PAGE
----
Back on my feet | Surgery Update


Let's do a quick up-date check. Back in December 2015 I had pain management surgery, so repair some damage to one of my hips and give me a new lease on life. (If you already know about this you can skip ahead a little).

Since the age of about 12/13 I started feeling discomfort in both my hips which lead to pain that increased into my adulthood and as time has gone by my ability to engage in physical activity became increasingly less frequent.

By the age of 25 I was no longer able to walk for longer than 20 minutes without severe pain and was significantly missing out on a great deal of life. Thankfully after 20 years of fighting for recognition and diagnosis I got one and on I went to a two year waiting list for treatment.

If you'd like a little more background you can find some in these posts:

I'm now 4 months post op so I thought I'd do an update to let you know how I'm doing, and to give myself a written record to look back on as I go through the stages.

So lets look back...the first three months were definitely the hardest. I surprised myself, I've always been fairly comfortable in hospitals. I've had surgery when I was younger so I never thought I was particularly scared of it. I've always been confident that in most circumstances you'll wake up with minimal problems and go on to lead a much better life.

But this time around I was frightened, really frightened. I think not having my Mother there was definitely a factor, but mostly going in as an adult, having to look after myself, being responsible, made it a much harder challenge.

After all I was going in for experimental surgery that was incredibly invasive for a condition that until two years ago I'd been told was imaginary. So I had a lot of doubts...

Could I be making it up? Some how have I managed to convince a surgeon to operate on me when nothings wrong?

I really felt this very overwhelming feeling that I'd made a big mess for myself and now I was committing to a surgery that would leave my body more damaged than it was and I was screaming for a way to back out. Of course at the time I didn't tell anyone that, but in my mind I was going through a lot.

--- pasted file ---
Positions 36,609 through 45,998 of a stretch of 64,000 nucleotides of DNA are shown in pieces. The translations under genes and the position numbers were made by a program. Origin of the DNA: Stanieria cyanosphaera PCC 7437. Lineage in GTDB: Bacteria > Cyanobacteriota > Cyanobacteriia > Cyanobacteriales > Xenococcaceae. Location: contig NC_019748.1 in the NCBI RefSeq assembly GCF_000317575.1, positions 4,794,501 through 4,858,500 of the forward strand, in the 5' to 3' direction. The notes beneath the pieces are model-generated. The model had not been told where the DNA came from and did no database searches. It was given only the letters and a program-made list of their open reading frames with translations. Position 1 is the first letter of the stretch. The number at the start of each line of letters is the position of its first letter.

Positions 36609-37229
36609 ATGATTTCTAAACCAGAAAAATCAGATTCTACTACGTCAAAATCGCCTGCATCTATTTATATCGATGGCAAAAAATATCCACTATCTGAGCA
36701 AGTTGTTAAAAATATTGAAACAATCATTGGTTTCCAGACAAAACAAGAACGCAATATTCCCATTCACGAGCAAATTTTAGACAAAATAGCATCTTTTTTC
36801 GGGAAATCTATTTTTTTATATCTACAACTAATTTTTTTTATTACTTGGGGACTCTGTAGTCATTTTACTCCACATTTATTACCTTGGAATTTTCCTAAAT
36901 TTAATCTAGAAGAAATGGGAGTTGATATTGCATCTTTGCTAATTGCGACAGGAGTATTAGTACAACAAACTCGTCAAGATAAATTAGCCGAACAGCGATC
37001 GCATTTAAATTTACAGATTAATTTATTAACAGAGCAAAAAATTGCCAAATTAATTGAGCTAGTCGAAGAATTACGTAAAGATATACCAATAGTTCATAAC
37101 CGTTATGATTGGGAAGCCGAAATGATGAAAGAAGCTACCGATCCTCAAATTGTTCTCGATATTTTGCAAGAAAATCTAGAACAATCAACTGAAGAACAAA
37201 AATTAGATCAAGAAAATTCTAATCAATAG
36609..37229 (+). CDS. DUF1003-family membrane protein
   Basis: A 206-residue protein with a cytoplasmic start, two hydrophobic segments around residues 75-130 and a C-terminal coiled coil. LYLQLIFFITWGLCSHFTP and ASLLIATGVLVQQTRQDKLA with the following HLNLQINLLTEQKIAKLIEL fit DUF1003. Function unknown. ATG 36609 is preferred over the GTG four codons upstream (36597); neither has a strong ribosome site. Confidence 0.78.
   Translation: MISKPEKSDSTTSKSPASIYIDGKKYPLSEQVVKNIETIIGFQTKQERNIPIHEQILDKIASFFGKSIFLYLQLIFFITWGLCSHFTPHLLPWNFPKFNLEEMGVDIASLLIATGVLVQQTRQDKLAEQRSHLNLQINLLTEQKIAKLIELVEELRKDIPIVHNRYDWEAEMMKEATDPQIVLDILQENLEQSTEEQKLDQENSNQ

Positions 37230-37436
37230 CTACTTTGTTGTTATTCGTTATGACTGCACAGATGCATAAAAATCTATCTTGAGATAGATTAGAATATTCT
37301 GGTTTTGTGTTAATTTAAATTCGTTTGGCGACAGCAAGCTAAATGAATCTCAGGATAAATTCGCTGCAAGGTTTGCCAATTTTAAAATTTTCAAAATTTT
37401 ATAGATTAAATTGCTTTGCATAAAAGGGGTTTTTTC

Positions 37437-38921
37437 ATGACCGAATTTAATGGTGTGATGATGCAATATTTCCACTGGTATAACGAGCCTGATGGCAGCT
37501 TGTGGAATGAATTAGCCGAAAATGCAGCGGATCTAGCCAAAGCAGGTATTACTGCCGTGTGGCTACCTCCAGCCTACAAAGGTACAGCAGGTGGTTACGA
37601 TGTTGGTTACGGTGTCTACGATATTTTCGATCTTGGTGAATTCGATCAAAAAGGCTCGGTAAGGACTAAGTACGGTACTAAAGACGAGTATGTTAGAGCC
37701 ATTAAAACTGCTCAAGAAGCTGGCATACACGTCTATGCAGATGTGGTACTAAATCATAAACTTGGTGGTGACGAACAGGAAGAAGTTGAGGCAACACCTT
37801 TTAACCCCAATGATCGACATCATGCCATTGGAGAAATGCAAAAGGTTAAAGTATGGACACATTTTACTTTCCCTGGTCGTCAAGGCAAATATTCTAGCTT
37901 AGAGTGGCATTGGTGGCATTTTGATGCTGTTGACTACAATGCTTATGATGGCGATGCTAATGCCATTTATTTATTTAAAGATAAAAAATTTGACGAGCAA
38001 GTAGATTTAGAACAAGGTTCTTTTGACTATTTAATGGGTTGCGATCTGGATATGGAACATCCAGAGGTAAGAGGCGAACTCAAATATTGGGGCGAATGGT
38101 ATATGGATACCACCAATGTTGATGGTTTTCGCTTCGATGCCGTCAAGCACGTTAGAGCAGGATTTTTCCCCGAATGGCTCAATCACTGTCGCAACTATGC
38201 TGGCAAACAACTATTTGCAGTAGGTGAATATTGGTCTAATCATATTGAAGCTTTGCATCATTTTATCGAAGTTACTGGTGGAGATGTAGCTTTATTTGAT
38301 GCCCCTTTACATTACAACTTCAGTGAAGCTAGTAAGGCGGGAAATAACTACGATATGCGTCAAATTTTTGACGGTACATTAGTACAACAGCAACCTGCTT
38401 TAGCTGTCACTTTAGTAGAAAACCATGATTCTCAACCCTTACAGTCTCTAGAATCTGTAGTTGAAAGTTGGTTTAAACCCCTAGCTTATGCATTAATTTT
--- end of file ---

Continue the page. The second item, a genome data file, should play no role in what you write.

It was hard.

In hind sight I would have asked so many more questions, to reassure myself and really have a full understanding of what would happen and how my recovery would go. I wonder if it's an NHS thing, limited time, limited staff, limited funds and all the difficulties that entails... but when I arrived in hospital on surgery day, changed into my gown and sat down with all the other day surgery patients I really had no idea what was going to follow.

It was only then, that I was really informed of how this would impact on the next year or so of my life (and even then it wasn't a true representation) but I was committed now.

I went in, and I came out and the first conversation I had was:

Over heard *We had to give her three times the dose...*

"You're awake now, you're in the recovery room"

"I'm going to be sick, I think i'm going to be sick"

"You're being over dramatic"


I hope that usually this is not the response any medical staff would give a patient but it certainly took me by surprise!

I felt so humiliated in that moment. I lay my head back down and thought to myself...'What have you gotten yourself into? Just try to sleep, it won't be so bad if you just sleep'.

I spent the next 12 hours being quite frightened. The feeling of nausea and just that telling feeling that something was seriously not well with my body was truly fear giving. Only twice, with a great deal of persuasion on my behalf did someone check on me. I was the first to go into surgery that day, and I was the last to come out. Full recovery from the medication took me 4 days.

The first few weeks of recovery were quite an emotional roller coaster. When I left hospital, I was given no aids but a pair of crutches and a strong dose of pain killers. I was told to have someone stay with me for 48 hours. Luckily my loving siblings obliged, it would have been an incredible struggle without them.

Recovery was hard and slow. I had no idea just how debilitating it would be and I was very heavt with regret.